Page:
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There were more than 5,000 car crashes during an 80-day period in 2007. Twenty-two people died in those crashes. There were 3,311 crashes during the same time period in 2008, and nine people died in those crashes.

Any loss of life is tragic. But these statistics from the Arizona Department of Public Safety show the effects of placing speed cameras (i.e. photo radar) on our state’s highways and freeways.

The statistics represent traffic accidents during the first 80 days of speed camera operation in metro Phoenix, from Sept. 26 to Dec. 16. The numbers may be lower because of less traffic on our streets since last year. But a conservative estimate shows that speed cameras reduced fatal accidents by 30 percent, and total accidents by 10 percent.

Now, the state Legislature may vote to remove the speed cameras, despite the public safety benefits.

The House Transportation and Infrastructure Committee voted 5-2 last week to recommend approval of House Bill 2106, which would remove all speed cameras from state highways. According to an article in the Arizona Guardian, Rep. Sam Crump, who introduced the bill and serves on the committee, said the cameras were designed more as a revenue generator than as a safety measure.

In an article in The Arizona Republic, Rep. Andy Biggs, the committee chairman, said specifically that the cameras are a “speed tax” used to “fund social programs.”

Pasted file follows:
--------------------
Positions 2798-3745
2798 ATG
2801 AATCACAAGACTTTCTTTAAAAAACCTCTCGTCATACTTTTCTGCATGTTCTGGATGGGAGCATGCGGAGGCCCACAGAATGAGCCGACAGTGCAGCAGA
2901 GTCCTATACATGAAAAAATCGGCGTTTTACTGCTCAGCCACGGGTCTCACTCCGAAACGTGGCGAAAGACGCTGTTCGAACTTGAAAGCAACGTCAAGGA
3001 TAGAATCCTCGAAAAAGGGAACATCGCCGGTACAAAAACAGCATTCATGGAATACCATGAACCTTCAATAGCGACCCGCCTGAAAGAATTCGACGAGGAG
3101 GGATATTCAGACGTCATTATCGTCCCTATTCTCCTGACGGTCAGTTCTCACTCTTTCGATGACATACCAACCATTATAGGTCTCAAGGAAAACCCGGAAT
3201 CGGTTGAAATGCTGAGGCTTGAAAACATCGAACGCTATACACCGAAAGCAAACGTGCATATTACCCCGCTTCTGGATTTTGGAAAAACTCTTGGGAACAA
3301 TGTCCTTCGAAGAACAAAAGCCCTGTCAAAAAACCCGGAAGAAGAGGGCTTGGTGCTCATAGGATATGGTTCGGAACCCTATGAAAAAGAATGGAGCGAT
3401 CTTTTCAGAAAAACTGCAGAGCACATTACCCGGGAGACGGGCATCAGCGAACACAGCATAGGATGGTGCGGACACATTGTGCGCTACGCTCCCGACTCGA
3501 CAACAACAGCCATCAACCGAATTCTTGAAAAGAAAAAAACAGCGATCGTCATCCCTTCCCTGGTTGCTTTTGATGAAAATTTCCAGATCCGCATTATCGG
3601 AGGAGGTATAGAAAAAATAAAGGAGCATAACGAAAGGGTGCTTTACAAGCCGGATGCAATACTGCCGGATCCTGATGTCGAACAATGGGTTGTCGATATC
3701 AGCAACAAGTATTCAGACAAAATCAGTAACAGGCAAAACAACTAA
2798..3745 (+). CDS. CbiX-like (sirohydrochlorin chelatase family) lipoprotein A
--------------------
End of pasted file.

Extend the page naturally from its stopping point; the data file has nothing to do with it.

I’m incredibly skeptical of these claims. First of all, there are public safety benefits, as the statistics listed above clearly show. The cameras save lives. The revenue raised is not simply a “speed tax.” It’s doubtful that they do more to raise revenue than save lives — but how would one quantify life, anyway?

Second, so what if the cameras accomplish their mission by raising revenue for the state? It really isn’t a bad thing.

In case you haven’t heard, Arizona is facing a budget crisis of more than $1.7 billion, or 16.2 percent of state spending. The Center on Budget and Policy Priorities calls it the nation’s worst.

Given the Legislature’s dominant philosophy, raising taxes to balance the budget is unlikely. Instead, legislators seem ready to make ludicrous spending cuts to attempt to balance the budget — such as the radical education cuts that will further cripple our state.

At the same time, however, legislators seem primed to get rid of the potential revenue of life-saving speed cameras.

There certainly are problems with saying one thing and doing another.

It would be problematic to say that speed cameras save lives, but really only raise revenue. But that isn’t the case here: they do both.

So as I head west on Interstate 10 this week to pay exorbitant campus parking fees, I’ll be sure to smile for the camera as I put myself in for another $185 of my hard-earned financial aid. You should, too.

Reach Brett at

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